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Borg backup - deduplication and cache location

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RoGeorge:
Last weekend tried Borg backup on the main desktop (Kubuntu 20.04 LTS). 
https://www.borgbackup.org/
https://borgbackup.readthedocs.io/en/stable/
https://github.com/borgbackup

Borg features seems impressive, includes data deduplication, compression, encryption, mounting, pruning, can backup whole partitions (by dd and piping its STDOUT to borg), etc.  The backups are filesystem agnostic, Borg only deals with files, and implements its own filesystem representation for saved backups (just files no hardlinks or other features than might be filesystem specific).  The drawback is the backups are not usable directly (like a mirror disk would be), Borg must be installed before decoding the backups.  Though, backups can be moved or copied just like any file.

Deduplication is made before compressing or encrypting, and a cache directory of file chunks and their checksum ID is created locally.

Q1.  Anybody knows why the cache is kept by default in ~/.cache/borg/ and not on the same disk where the source files are sitting?
Q2.  There is a system variable that can be set to change the location of the cache, BORG_CACHE_DIR.  I've tried to move it and it was ignored.  Is this enough, or the variable must be set AND exported?

--- Code: ---BORG_CACHE_DIR=/new/location/for/borg_cache/;  \
borg blablabla_commands_and_parameters
--- End code ---

The backups ar saved on a slow 10MB/s NAS, and are a few TB total, so first backup will be very time consuming.

Any other advice about borgbackup, or info I should know, or how to split/organize the backup repositories?

Nominal Animal:

--- Quote from: RoGeorge on June 20, 2022, 10:28:23 am ---Q2.  There is a system variable that can be set to change the location of the cache, BORG_CACHE_DIR.  I've tried to move it and it was ignored.  Is this enough, or the variable must be set AND exported?

--- Code: ---BORG_CACHE_DIR=/new/location/for/borg_cache/;  \
borg blablabla_commands_and_parameters
--- End code ---

--- End quote ---
The syntax is
    BORG_CACHE_DIR=/new/location/for/borg_cache/ borg args...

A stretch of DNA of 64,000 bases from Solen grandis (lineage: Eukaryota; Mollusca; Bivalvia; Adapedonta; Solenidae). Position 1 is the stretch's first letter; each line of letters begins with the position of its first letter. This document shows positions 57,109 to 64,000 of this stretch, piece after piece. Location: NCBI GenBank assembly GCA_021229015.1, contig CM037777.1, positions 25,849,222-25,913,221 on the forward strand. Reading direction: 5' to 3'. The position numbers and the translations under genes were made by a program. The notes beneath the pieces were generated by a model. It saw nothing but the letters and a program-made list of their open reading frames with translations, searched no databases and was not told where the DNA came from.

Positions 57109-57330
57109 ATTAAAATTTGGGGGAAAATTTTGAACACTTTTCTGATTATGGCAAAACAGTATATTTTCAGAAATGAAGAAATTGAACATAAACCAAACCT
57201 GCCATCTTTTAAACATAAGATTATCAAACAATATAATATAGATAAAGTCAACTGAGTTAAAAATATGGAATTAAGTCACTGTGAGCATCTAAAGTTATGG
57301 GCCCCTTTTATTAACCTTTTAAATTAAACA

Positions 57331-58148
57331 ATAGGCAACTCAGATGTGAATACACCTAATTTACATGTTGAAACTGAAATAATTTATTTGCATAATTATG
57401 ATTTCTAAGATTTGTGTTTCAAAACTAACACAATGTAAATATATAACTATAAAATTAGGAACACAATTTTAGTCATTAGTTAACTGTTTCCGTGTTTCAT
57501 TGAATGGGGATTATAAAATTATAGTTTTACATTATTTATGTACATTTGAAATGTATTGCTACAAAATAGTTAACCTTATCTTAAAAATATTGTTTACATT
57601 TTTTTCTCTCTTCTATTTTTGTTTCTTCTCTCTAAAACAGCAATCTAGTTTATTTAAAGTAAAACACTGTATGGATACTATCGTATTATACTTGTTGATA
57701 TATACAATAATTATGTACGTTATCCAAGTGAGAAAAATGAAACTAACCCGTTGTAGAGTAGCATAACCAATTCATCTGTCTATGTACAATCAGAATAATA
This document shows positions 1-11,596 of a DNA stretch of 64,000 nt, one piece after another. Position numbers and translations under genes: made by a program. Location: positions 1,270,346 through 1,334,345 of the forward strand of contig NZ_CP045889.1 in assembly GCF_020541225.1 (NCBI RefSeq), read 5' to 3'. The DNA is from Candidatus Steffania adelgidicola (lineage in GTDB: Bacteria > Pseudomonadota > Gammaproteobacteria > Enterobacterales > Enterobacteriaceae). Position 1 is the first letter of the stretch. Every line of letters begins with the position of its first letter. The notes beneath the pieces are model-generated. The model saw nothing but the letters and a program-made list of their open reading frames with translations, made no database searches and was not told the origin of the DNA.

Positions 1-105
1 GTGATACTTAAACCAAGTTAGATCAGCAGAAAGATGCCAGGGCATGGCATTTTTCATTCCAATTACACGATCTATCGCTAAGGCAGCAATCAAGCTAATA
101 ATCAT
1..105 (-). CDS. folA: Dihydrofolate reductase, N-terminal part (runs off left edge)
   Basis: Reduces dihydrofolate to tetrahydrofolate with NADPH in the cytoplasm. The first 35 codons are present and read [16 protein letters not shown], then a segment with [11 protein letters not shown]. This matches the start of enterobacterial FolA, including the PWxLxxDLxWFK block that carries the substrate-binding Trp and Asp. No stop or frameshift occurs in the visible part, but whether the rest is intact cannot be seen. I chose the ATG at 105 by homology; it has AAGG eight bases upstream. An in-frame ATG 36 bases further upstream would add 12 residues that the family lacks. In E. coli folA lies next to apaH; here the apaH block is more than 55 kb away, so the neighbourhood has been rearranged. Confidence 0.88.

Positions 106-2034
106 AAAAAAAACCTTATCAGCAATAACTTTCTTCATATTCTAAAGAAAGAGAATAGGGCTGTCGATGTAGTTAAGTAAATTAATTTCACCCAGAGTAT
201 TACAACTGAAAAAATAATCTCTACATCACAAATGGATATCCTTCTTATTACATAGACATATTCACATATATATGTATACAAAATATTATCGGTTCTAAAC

or
    export BORG_CACHE_DIR=/new/location/for/borg_cache/ ; borg args...

The mixed version you used does not pass the variable to the command.

To see this for yourself, try:
    VAL=x ; sh -c 'echo $VAL'
    (outputs an empty line)

    VAL=x sh -c 'echo $VAL'
    (outputs x)

    export VAL=x ; sh -c 'echo $VAL'
    (outputs x)

RoGeorge:
I've used export, and it works as expected, thank you.

Bash always surprised me in how it process the command line, never was able to correctly predict how it works, and never took the time to read the docs.

For example

--- Code: ---aaa@zub:~$ X1=present echo $X1

aaa@zub:~$ echo $X1

aaa@zub:~$ X1=present; echo $X1
present
aaa@zub:~$ echo $X1
present
aaa@zub:~$ unset X1
aaa@zub:~$ echo $X1

aaa@zub:~$ X1=present; \
> echo $X1
present
aaa@zub:~$

--- End code ---

The last format is what I've used with borg, but it didn't work, maybe borg spawns some other hidden instance of bash, and that's why the variable is not seen, IDK.  With export it works as expected.

For now I think I'll stay with Borg for backup.  It's a pity to use ZFS on the desktop and to use yet another thing for backup, but the NAS I have is a dedicated RAID 5 with ARM and some frozen in time Linux.  The NAS knows Samba 1.0 and NFS, and it is rather slow, only 10MB/s max, thought the LAN link is 1GBps.  Only rarely start it for manual backups a few times a year.  So far it was very reliable (for ~10 years), and I'm afraid to mess with it trying to upgrade, or to reformat it as ZFS.